- Plural, a venture firm set up by the founders of Wise, Skype and Songkick, raised 400 million euros ($436.4 million) for a new fund.
- Plural II will invest mainly in European tech, seeking to find innovative names that haven’t been discovered by mainstream funds like Atomico.
- Plural co-founder Taavvet Hinrikus, formerly of Wise, said his fund is different from competitors as it was started by entrepreneurs with “scar tissue.”
The founders of Wise, Skype and Songkick have raised 400 million euros ($436.4 million) for a new fund to back technology startups in Europe. It seeks to compete with established funds like Atomico, Balderton Capital and Creandum with its founder-led focus.
Plural Fund II, the firm’s second to date, arrives just 18 months after the firm raised its last fund, a 250 million-euro vehicle. Its co-founders include Taavet Hinrikus, co-founder of fintech firm Wise, Ian Hogarth, co-founder of concert discovery service Songkick, Sten Tamkivi, co-founder of communications platform Skype, and Khaled Helioui, former CEO of Bigpoint Games.
Hinrikus told CNBC that Plural could serve as a better partner to startups in Europe than most venture capital funds, given that it was started by people with the “scar tissue” of proven entrepreneurs. Only 8% of VCs in Europe are former founders, he says, much lower than the 60% in the United States.
“If we look at a lot of VC funds, you have lots of people who have done great work with spreadsheets, not with startup life,” Hinrikus told CNBC in an interview. “In our case, it is seen as a core criteria for choosing our partners that they’re totally unemployable.”
“It feels like it’s world war three, and we’re in the trenches together as one of the founders. So, if we look at the track record, and our ability to get the deals done, I think that all seems to say that this is really missing in Europe,” Hinrikus added.
Plural raised the funds from a mix of limited partners, including British and American university endowments, U.S. foundations and insurers, strategic family offices in Europe and the United States. The firm said it saw “significant appetite” from LPs — limited partners, the institutional backers of venture funds — for its new fund and exceeded its own fundraising target, despite being in the “toughest environment” for raising a fund.
“The fact that, in a difficult fundraising environment, we’ve been able to raise a fund of this scale, with a huge amount of appetite from LPs, just shows you that some of the most sophisticated investors in the world are really recognising the opportunity in Europe, and really want to see a fund the shape of Plural,” Carina Namih, partner at Plural, told CNBC in an interview.
“I think it’s a real testament against the sort of macro backdrop that we’ve raised a fund of this size and scale so quickly,” she added.
Plural plans to invest at a pace of two to three investments per investor per year with its new fund. The firm has five partners in total, whom it dubs the “unemployables,” owing to the fact that they wouldn’t readily join a VC firm, or be employable at a startup. Each of the partners is an active angel investor.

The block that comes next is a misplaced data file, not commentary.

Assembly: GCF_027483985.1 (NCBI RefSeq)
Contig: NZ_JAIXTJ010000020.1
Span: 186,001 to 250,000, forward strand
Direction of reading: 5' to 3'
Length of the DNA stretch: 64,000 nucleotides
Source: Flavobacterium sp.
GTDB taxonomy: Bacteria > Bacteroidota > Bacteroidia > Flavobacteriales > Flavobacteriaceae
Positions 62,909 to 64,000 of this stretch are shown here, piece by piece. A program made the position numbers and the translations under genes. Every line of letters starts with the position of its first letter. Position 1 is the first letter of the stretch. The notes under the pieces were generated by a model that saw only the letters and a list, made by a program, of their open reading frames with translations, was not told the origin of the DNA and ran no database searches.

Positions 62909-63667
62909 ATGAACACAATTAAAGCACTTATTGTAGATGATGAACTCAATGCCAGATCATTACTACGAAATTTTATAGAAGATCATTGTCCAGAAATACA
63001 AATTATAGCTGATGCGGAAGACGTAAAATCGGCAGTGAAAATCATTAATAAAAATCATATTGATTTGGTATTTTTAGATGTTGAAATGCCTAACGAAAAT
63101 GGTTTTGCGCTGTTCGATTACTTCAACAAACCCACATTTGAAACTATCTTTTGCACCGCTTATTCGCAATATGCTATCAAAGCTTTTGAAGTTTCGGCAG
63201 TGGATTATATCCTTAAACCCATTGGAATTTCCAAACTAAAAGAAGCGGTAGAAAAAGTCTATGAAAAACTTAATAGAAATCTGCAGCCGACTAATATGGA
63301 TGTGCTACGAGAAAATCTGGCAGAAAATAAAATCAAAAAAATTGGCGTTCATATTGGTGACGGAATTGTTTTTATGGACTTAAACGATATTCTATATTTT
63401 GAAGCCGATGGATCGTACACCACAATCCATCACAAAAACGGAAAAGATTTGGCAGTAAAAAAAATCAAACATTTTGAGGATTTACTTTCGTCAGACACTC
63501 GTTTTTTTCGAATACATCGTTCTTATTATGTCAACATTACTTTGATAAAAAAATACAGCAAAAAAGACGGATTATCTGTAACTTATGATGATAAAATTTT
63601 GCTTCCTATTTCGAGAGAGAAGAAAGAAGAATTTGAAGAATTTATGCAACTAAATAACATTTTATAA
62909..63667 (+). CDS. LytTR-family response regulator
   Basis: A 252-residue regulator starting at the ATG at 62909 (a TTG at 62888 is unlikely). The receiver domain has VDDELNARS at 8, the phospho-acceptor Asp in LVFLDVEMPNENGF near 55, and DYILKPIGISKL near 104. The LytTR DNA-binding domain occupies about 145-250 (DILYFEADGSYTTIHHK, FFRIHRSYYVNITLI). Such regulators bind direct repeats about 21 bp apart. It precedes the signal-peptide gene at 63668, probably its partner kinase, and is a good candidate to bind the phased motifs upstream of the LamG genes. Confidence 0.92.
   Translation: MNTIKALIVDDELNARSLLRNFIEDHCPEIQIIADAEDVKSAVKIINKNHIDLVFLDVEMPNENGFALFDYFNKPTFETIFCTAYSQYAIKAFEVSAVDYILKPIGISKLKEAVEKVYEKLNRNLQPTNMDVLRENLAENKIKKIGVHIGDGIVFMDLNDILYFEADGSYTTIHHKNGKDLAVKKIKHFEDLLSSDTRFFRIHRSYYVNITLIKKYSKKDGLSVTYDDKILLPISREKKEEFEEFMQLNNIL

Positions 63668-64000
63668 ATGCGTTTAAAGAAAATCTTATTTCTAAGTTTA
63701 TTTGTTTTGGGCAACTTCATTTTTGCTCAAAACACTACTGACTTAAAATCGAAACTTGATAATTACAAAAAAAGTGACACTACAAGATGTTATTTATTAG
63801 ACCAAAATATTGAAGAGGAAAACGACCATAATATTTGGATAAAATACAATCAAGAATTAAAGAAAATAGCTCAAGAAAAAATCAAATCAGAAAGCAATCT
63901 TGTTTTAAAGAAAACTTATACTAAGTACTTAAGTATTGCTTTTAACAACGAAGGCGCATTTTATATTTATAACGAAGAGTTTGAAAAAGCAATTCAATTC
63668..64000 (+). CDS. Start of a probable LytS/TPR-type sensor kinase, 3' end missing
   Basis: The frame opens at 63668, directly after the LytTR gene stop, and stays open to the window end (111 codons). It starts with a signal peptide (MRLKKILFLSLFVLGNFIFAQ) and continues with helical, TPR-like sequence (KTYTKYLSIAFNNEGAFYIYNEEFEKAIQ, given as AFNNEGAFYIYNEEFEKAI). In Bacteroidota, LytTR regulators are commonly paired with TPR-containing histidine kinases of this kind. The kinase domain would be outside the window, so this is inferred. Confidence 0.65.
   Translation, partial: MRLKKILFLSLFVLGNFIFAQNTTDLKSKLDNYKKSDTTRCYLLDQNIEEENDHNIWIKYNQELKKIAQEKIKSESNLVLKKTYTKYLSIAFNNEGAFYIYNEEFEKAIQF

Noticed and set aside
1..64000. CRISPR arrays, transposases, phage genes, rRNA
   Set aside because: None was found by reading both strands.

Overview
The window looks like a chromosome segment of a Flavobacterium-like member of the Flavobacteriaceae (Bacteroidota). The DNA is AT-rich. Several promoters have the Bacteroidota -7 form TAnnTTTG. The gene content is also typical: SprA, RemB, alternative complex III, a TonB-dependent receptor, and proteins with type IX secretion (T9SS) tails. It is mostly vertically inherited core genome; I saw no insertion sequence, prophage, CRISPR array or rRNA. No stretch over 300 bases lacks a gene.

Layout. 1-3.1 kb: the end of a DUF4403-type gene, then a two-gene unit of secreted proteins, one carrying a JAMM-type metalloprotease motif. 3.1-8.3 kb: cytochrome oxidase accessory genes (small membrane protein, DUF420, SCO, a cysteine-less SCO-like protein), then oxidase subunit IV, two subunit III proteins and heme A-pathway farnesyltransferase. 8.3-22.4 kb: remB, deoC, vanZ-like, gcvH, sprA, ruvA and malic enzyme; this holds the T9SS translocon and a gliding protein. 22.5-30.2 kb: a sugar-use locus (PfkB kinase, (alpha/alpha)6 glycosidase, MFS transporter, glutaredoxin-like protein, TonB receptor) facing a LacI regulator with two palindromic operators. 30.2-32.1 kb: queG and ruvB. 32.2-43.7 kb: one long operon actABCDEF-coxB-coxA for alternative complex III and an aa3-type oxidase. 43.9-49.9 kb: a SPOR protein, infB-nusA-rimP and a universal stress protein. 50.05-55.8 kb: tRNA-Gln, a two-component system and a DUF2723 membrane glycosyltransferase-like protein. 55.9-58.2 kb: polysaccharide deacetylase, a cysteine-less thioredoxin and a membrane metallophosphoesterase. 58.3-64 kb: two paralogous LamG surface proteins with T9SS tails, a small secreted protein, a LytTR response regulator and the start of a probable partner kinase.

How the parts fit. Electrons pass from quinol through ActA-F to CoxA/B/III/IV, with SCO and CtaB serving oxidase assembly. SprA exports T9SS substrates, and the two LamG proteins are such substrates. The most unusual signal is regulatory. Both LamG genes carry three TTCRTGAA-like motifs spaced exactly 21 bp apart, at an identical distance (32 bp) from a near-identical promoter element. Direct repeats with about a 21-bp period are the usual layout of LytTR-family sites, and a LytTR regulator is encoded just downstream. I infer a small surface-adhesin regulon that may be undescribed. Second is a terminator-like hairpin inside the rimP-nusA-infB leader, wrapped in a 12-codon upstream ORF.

Plural has made 27 investments in total, backing companies including law-focused artificial intelligence firm Robin AI, nuclear fusion power plant developer Proxima Fusion, and most recently drug discovery platform Sano Genetics. Its largest sectors by investment are AI (31%), frontier technology (16%), and climate and energy (14%).
Hinrikus said Plural isn’t interested in finding the next major software-as-a-service name in Europe, referring to companies that make software for businesses to ease the burden of storing data, accessing infrastructure, and carrying out data analytics. It’s more interested in deep tech, focusing on founders looking to solve fundamental scientific problems around energy, unlock AI “superpowers,” and make groundbreaking progress in health care.
Building tech giants in Europe
Plural says it wants to build technology giants in Europe, identifying winners in emerging categories that other funds may tend to ignore, such as deep tech and clean tech.
Carina Namih, a biotechnology entrepreneur-turned-partner at Plural, said she wouldn’t be surprised to see major technology names on a par with U.S. and Chinese giants start to emerge in Europe in the not-too-distant future.
She noted technological breakthroughs are happening much faster now, boosted by key developments around AI and more established pools of capital.
“Look at how quickly OpenAI burst onto the scene with ChatGPT,” she said, adding it’s taking shorter amounts of time for new technologies to hit major milestones. “Clearly, the big tech companies have a lot of advantages and are entrenched in many ways. But I think now is a time more than ever, where new players and emerging players can come in and dominate entirely new spaces that didn’t exist a year ago.”
Namih previously worked on applying AI to mRNA-based medicine at her former startup HelixNano.
Plural’s new fund launch adds to the wave of startup activity that’s been happening in Europe in the last decade or so.
A report from venture capital firm Accel late last year showed that $1 billion-plus unicorn firms often serve as catalysts for startup creation, with 1,451 new startups being founded by former employees of European and Israeli unicorns.
Of that new batch of startups, a great deal of them tend to come from fintechs, according to the report, with 70 fintech unicorns producing 423 startups.
“In the last 10 years, the whole ecosystem really has become an ecosystem, whereas before, we were just wild game hunting,” Harry Nelis, partner at Accel, told CNBC. “There was one here, one there, there was no ecosystem.”
“It’s a lot easier to start a company than before. The engineering has been done before, the marketing has been done before,” he added. “That is a flywheel that we have never had in Europe, that we now do have.”